Personal encounters with companion critters—some of which are commonly called pets and house plants—have also given rise to a rich corpus of empirical knowledge: Haraway’s dogs, Sebastian Abrahamsson and Filippo Bertoni’s arts of vermicomposting, Franklin Ginn’s sticky engagement with garden slugs, Jennifer Hamilton’s “bad flowers,” and Tarsh Bates’s slime molds, to name but a few.67 In this work, practices of living with and observing have allowed scholars to rethink the lab and the field to create sites of para-ethnographic encounter, forming the basis of new knowledges about other species and our possibilities for crafting shared lives.68 At the Centre for Feline Studies, Jeffrey Bussolini and Ananya Mukherjea have established a new kind of laboratory with six cats in their Manhattan apartment.69 Playing with a traditional experimental ethos embodied by Lorenz and others (who lived with some of the animals they studied), Bussolini and Mukherjea’s lab provides opportunities to make detailed etho-ethnographic observations of cats engaging in daily interactions that a formal laboratory could never provide.70 At the same time, this informal experimental space means that not just one party (the scientists) decides what the interesting questions are and imposes them on the research subjects. Instead, more tactful and polite interactions emerge as the cats explore myriad opportunities to be inventive, to propose, to demonstrate their capabilities and interests.71 Beyond the immediacy of our own encounters, viral videos on YouTube and social media outlets now deliver a nonstop stream of footage and commentary on interspecies relations. If television nature documentaries of the twentieth century helped shape how scientists think, emergent work in the field of multispecies studies is responding to these twenty-first-century media with projects that deploy critter cams or orbit around Facebook fan pages and Meetup groups.72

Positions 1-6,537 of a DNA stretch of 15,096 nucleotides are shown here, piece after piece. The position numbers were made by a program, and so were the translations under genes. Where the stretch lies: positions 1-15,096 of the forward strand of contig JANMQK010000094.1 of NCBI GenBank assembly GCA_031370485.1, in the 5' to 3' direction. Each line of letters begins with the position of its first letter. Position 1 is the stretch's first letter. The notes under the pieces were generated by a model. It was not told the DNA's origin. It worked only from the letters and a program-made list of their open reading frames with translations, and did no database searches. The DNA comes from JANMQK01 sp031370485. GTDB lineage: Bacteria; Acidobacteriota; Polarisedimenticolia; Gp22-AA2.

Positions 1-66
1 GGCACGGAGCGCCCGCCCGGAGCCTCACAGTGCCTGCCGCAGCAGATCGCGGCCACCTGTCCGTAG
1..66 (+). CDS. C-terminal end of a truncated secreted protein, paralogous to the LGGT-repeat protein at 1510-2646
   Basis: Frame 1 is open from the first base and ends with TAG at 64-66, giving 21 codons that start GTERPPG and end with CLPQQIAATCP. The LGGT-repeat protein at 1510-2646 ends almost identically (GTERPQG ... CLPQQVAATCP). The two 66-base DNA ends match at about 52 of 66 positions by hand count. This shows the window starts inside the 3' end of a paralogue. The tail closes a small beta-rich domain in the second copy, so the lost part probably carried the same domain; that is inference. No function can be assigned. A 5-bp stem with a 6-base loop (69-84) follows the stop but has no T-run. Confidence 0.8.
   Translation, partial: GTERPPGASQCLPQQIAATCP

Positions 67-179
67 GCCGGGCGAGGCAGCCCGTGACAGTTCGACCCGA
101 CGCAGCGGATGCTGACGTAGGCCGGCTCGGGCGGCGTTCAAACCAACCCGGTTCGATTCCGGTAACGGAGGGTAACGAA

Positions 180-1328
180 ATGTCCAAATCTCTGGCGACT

Immersing oneself in multispecies worlds often necessitates forming collaborative teams to bring together complimentary skills and expertise. While fields like cultural anthropology, philosophy, and history have long privileged the solo-authored manuscript in academic knowledge production, multispecies scholars are exploring collaborative writing practices within single disciplines73 while also forming new multidisciplinary associations.74 Collaborative associations are starting to move beyond earlier approaches in science studies that put biologists themselves under the microscope, to create projects with scientists that might frame experiments addressing shared questions and concerns or recraft existing empirical methods.75 Biologists and ecologists have become “critical friends” for multispecies scholars76 as new modes of collaboration and engagement enable promiscuous movements over borders that had, during the Science Wars of the 1990s at least, seemed like fixed boundaries. It is not surprising, therefore, that many of the contributions to this collection are coauthored. Some of the teams comprise artists, philosophers, and ethnographers: in one case we learn how to use live frogs to experiment with the speculative gap that emerges with human pregnancy; in another we encounter devastated landscapes shaped by complex multispecies assemblages. Other teams include philosophers and biologists, for example, in the exploration of shepherding in France; yet another brings together ethnographers with experience in elephant and microbial worlds to explore their meetings and remakings in elephant virus outbreaks.